This week’s nature photography image shows a Monarch chrysalis hanging from a stalk of Purple Fountain Grass with water droplets clinging to its bright green outer cover. Note the two black dots. Upon further investigation, I found three more caterpillars had determined this plant would be a safe place for metamorphosis.
Tag Archive for: monarch
https://cfh.art/wp-content/uploads/;https://www.carolfoxhenrichs.photography/img/s/v-3/p3096042714-3.jpg 0 0 Carol Fox Henrichs https://cfh.art/wp-content/uploads/foxlogo-banner_med_rez_wm-300x86.jpg Carol Fox Henrichs2018-10-05 10:50:532019-01-15 16:00:59Monarch Chrysalis After Rain
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Out of the the two dozen caterpillars, I have found evidence of five that made it to the chrysalis stage. One was lying on the ground and the other four are still hanging in there.
https://cfh.art/wp-content/uploads/;https://www.carolfoxhenrichs.photography/img/s/v-3/p3084956584-3.jpg 0 0 Carol Fox Henrichs https://cfh.art/wp-content/uploads/foxlogo-banner_med_rez_wm-300x86.jpg Carol Fox Henrichs2018-09-25 09:41:392019-01-15 16:06:33Can Monarchs Motivate You to Take Better Photos?
Could Monarchs motivate you to get out and make photos? By now you’ve probably heard about the decline in the Monarch population. Locally, our mayor created a Monarch Pledge and allocated resources to help save the Monarch. The plight of the Monarch has caused me to think more about flowers and insects this week! So look for related photos over the next few days.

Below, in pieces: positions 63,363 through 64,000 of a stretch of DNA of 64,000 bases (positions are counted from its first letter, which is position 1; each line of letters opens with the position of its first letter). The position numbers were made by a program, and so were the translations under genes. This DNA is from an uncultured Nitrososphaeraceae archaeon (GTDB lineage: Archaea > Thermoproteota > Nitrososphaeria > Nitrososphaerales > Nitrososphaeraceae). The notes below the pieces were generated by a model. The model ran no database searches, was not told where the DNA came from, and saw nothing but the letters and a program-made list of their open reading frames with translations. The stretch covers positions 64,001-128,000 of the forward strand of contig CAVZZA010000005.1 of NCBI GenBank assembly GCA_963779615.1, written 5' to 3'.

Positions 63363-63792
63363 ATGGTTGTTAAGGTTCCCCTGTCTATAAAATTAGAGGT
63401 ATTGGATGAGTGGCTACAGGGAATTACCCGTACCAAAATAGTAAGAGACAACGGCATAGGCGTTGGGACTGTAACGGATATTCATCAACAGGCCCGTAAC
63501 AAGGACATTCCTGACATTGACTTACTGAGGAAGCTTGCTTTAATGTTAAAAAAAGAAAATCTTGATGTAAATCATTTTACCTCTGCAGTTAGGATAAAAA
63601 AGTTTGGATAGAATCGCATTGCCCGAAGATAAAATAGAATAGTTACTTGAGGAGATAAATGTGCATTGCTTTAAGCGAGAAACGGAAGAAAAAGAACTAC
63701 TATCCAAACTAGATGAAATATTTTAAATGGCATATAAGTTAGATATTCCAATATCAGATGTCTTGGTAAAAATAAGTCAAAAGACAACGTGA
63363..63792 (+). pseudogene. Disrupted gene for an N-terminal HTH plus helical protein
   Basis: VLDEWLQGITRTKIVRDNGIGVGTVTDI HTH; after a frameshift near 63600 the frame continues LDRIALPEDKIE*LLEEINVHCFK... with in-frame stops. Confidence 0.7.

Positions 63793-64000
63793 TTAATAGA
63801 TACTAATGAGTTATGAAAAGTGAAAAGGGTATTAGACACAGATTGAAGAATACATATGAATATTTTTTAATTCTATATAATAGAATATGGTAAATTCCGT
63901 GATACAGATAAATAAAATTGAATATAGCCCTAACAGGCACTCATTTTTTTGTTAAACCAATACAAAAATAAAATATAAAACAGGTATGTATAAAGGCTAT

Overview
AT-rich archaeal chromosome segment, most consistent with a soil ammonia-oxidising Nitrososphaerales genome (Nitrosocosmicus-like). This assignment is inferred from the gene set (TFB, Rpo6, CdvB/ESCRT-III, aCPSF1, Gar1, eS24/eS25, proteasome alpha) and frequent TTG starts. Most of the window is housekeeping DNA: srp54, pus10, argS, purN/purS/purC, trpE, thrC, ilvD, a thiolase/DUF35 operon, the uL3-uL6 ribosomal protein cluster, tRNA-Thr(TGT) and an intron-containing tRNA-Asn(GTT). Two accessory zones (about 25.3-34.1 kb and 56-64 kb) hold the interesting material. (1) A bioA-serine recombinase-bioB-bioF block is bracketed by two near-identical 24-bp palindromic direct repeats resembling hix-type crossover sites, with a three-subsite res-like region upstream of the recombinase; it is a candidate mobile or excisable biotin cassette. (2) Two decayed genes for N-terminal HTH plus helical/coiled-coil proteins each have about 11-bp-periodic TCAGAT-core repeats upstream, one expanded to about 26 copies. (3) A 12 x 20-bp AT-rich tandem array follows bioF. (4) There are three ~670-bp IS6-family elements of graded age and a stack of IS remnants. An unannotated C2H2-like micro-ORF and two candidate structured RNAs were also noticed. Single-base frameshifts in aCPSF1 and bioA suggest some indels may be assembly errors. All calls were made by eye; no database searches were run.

I’m trying to do my part to help the struggling Monarch by planting flowers that attract pollinators. For three years I have watched to see how many of my Monarch caterpillars actually make it to become a butterfly. I am typically much more interested in getting photos of the flowers than actually taking care of the plants–I don’t have much of a green thumb. However, Tropical milkweed has voluntarily sprung up all over my gardens. I know this isn’t the most desirable species of milkweed and I promise all the naturalists that I will attempt to plant native species–but honestly, Tropical milkweed grows where others do not.
I recently counted over 25 Monarch caterpillars on the plants! Wow! Now I am motivated to plant more (native) plants that can help other butterflies. Coincidentally, I might also end up with more subjects for flower photography.
One way the Monarch has helped motivate me to get out and make photos while improving my skills, is in documenting the activity in my gardens. I’ve captured images of butterflies sitting on the plants as they lay eggs. I know this because I checked afterwards. I also have shots of caterpillars of various sizes. Luckily, I was able to capture a butterfly emerging from it’s chrysalis. The skills required to photograph these wonderful creatures are not unlike those for macro and sports photography–especially if you try to catch a butterfly in flight. I’ll expand on this in a later post but right now, I’m heading outside.
If you want to learn more about how you might help save the Monarch, then visit Monarch Gateway.